Democracy only works out in the open
The second full week of March is always a busy one around Montana as the snow melts and the bears and residents come out of hibernation.
The week of March 11 culminates with a Saturday St. Patrick’s Day with parades and other celebrations. Starting in the middle of the week is the giant Western Art Week shows, sales and parties in Great Falls, and in Missoula the annual Buddy DeFranco Jazz Festival shakes things up on Thursday and Friday.
In spite of all of that, there’s no reason to think politics will take a back seat nationally — every day brings new revelations: breaking news, indictments and tweets.
Lost in the hubbub of that active time — also nationwide — is an event that deserves the attention, or at least the appreciation, of all engaged citizens: Sunshine Week.
Starting Sunday the 11th, news outlets nationwide will seek to call attention to the simple notion that democracy works only when it works out in the open — in the sunshine.
The term that has come into use in recent years to describe the concept locally and nationally is “transparency,” which presumably means that there is no veil of secrecy over the activities of government.
But “transparency” is too abstract a concept to do justice to a simple idea: In a democracy where citizens participate in decision-making, those citizens must be armed with information — facts, not “fake news” or pundits’ opinions.
Think about it. Only when people know about the operations of their government can they make intelligent, informed decisions to guide their government’s actions. A government that operates in the dark — for whatever reason — is not a truly democratic government.
And this is just as true for the local hospital board as it is for Congress; for the mayor as for the president.
I like to say that the relevance of government to the average U.S. citizen living in rural Montana depends on which end of the telescope that citizen is looking through.
From one end of the telescope, government in all of its many subdivisions from local through the state and federal, seems to have little effect on day-to-day life. Meals are eaten; critters and children are fed; televisions are watched; movies are streamed; and computers are obsessed over. Neighbors visit each other, and the old folks are taken to church on Sunday mornings.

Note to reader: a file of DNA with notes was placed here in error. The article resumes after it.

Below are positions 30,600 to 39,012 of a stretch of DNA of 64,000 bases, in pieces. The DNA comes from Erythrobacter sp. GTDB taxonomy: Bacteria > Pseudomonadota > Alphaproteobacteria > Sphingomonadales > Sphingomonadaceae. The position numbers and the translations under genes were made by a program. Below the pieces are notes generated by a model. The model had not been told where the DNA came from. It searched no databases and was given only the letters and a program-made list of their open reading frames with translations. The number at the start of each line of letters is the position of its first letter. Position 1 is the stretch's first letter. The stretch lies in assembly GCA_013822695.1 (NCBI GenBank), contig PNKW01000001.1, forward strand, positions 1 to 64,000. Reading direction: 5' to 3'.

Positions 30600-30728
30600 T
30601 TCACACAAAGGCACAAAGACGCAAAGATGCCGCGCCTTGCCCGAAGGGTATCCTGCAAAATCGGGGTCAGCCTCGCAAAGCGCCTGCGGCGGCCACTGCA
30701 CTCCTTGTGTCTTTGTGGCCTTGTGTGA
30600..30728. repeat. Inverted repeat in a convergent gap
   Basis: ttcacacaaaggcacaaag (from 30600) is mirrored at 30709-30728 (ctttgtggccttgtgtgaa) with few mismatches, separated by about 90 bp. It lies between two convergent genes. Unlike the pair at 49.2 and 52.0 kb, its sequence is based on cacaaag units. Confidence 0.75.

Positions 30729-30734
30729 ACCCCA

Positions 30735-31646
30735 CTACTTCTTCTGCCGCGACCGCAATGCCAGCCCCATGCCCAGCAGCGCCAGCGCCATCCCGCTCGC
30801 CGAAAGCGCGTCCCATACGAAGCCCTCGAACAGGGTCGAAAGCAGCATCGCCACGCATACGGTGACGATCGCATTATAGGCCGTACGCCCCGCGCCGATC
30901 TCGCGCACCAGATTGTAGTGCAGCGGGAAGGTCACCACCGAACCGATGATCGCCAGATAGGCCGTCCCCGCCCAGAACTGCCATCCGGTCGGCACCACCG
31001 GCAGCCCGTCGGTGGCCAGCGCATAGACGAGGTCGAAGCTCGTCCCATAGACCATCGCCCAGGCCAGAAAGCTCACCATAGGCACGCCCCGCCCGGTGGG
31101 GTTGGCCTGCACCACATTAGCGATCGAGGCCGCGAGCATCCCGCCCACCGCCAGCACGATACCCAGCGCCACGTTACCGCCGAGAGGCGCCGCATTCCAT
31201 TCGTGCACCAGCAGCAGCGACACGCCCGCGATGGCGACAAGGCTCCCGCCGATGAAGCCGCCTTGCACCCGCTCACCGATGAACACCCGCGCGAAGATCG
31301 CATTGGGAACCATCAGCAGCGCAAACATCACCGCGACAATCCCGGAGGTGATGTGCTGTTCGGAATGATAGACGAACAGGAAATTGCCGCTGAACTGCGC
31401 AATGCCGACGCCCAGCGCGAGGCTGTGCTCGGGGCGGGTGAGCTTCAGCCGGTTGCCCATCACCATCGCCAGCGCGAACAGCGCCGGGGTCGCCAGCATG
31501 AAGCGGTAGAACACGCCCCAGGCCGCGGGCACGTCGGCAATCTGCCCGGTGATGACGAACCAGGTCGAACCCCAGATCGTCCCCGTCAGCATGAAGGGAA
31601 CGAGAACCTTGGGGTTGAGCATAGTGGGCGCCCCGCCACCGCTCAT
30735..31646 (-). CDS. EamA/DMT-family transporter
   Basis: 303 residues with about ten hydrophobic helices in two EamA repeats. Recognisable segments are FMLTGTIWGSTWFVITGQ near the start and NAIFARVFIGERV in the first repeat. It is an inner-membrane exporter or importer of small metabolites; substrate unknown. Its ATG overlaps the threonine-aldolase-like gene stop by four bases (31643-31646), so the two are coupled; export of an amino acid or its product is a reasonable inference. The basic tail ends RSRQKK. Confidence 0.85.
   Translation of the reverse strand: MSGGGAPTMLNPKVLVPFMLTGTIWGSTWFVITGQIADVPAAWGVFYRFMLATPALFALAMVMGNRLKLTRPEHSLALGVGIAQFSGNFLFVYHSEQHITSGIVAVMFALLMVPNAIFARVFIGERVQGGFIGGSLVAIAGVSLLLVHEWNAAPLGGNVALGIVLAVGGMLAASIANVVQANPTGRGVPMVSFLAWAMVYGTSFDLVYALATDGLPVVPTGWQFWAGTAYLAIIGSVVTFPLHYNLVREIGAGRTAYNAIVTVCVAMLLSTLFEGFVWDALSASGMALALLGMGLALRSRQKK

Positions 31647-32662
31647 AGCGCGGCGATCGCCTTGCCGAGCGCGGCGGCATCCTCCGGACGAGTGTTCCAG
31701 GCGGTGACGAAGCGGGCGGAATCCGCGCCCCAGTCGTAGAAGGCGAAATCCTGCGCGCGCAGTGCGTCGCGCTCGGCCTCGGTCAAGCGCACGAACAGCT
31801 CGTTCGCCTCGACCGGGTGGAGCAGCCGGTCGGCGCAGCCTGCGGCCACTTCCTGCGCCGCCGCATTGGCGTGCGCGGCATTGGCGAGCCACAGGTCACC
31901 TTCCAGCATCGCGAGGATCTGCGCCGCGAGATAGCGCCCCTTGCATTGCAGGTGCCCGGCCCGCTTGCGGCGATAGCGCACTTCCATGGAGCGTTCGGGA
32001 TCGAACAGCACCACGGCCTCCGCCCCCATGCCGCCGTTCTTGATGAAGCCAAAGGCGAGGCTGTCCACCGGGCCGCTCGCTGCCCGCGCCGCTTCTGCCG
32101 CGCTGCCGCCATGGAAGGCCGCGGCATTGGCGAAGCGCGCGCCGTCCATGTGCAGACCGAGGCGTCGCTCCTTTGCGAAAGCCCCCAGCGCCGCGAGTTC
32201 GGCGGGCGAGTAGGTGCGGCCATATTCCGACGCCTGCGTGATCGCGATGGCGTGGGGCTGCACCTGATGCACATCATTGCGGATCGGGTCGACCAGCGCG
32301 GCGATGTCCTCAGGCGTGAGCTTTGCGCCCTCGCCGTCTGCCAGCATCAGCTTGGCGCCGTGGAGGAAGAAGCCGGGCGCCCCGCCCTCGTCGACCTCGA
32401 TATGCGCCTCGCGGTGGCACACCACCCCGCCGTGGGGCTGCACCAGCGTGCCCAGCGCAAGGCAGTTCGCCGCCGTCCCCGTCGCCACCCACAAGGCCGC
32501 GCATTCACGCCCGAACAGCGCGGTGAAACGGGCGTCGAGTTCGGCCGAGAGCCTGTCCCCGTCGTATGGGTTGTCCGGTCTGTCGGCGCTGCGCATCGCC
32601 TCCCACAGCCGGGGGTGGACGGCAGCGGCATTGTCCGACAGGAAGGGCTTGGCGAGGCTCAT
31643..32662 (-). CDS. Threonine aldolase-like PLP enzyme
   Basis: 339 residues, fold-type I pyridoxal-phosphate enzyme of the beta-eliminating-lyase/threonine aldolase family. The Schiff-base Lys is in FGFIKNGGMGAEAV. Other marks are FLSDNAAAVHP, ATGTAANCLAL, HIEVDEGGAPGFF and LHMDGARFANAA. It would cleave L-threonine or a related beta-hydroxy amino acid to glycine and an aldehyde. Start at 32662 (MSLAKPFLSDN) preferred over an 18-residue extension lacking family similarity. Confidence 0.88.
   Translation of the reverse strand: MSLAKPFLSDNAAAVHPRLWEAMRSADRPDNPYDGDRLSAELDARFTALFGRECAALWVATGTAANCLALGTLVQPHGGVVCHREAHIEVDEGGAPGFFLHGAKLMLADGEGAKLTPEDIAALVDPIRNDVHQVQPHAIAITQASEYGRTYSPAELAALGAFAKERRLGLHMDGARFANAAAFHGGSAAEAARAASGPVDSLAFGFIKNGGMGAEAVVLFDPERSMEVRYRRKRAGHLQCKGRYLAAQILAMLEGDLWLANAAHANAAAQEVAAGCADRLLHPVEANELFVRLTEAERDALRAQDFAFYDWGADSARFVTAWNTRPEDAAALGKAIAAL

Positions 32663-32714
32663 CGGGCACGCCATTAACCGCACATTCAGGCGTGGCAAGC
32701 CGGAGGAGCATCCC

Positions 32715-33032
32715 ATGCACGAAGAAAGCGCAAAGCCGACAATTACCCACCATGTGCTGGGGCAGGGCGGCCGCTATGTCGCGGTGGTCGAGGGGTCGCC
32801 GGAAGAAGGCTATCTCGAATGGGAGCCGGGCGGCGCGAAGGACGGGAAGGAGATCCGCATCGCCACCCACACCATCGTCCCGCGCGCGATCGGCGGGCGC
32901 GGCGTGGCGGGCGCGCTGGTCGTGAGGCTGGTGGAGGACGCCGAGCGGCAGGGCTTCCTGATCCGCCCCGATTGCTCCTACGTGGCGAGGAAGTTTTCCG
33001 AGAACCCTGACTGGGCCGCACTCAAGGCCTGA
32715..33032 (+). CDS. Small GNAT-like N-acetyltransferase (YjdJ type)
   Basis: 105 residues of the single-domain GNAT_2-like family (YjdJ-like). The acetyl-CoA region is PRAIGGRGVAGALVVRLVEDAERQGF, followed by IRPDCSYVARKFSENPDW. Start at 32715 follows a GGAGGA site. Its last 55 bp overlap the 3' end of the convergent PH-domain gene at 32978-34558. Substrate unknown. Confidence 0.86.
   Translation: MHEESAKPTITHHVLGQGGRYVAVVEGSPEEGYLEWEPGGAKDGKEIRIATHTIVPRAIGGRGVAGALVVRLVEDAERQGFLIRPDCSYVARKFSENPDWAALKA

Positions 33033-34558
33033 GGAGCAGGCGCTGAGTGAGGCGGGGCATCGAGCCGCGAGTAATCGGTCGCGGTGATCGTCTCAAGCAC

From the other end of that scope, however, it’s not so simple. The meals are safe because of regulations; the cattle are subject to a variety of rules; domestic critters probably came from the county pound; and most of the kids attend public, government-operated schools. Taxes are paid to provide police and fire protection, schools, roads, sewers and many parts of health care. Grandma lives on the Social Security she and Pop earned over their long lives.
In fact, through that end of the telescope the world has gotten so complicated and the governments so large that no individual could possibly track them adequately and still live a “normal” life.
That’s where the news outlets that are sounding the horn for Sunshine Week enter the picture.
Their job — their very existence — depends on serving as the eyes and ears of the public in the deliberations of government. They serve some other functions along the way — education and entertainment among them — but the central purpose of news coverage is that of watchdog, informing the public of what the government is doing.
That means a local board meeting to discuss a land-use change next door; a district court trial of the neighbor accused of manslaughter after an awful wreck; a hearing in Helena to discuss a major overhaul of the state’s property tax system; and a committee meeting in Washington, D.C., on a proposed increase in public land grazing fees.
All of those things are important, but few individual citizens would have time to observe more than one of them. That’s why news organizations try to report on them. Citizens may not be able to participate in every decision, but if they’re made aware through news coverage, they can at least hold the responsible government officials … well, responsible.
Sunshine Week was hatched in Florida in 2002 to call attention to the concept of openness in government and to highlight obstacles often put up by governments to keep the public out of their deliberations or records.
This is the 17th year Sunshine Week has been a nationwide observance.
Montana has been blessed for almost half a century with a state Constitution that provides a legal framework that in effect defaults to the concept of openness at all levels of government.
Even so, there remain officials at all levels — county commissioners and presidents alike — who have a natural desire to shield at least some of their activities or documents from public view.
Maybe an action the officials took was illegal; maybe a document was embarrassing; or maybe a particular vote was simply unpopular.
This is not rocket science. Democracy suffers when government activities or documents are kept out of the public eye.
That’s why news organizations — print, broadcast and online — take the occasion to promote Sunshine Week. News reporters have no rights beyond those of the public, but they often do serve as the public’s eyes and ears.
And that’s why news organizations hope the public will join them in keeping the windows open to sunshine on government at all levels.
(Gary Moseman is retired managing editor of the Great Falls Tribune and a member of the Montana FOI Hotline’s board of directors. He resides in Lincoln.)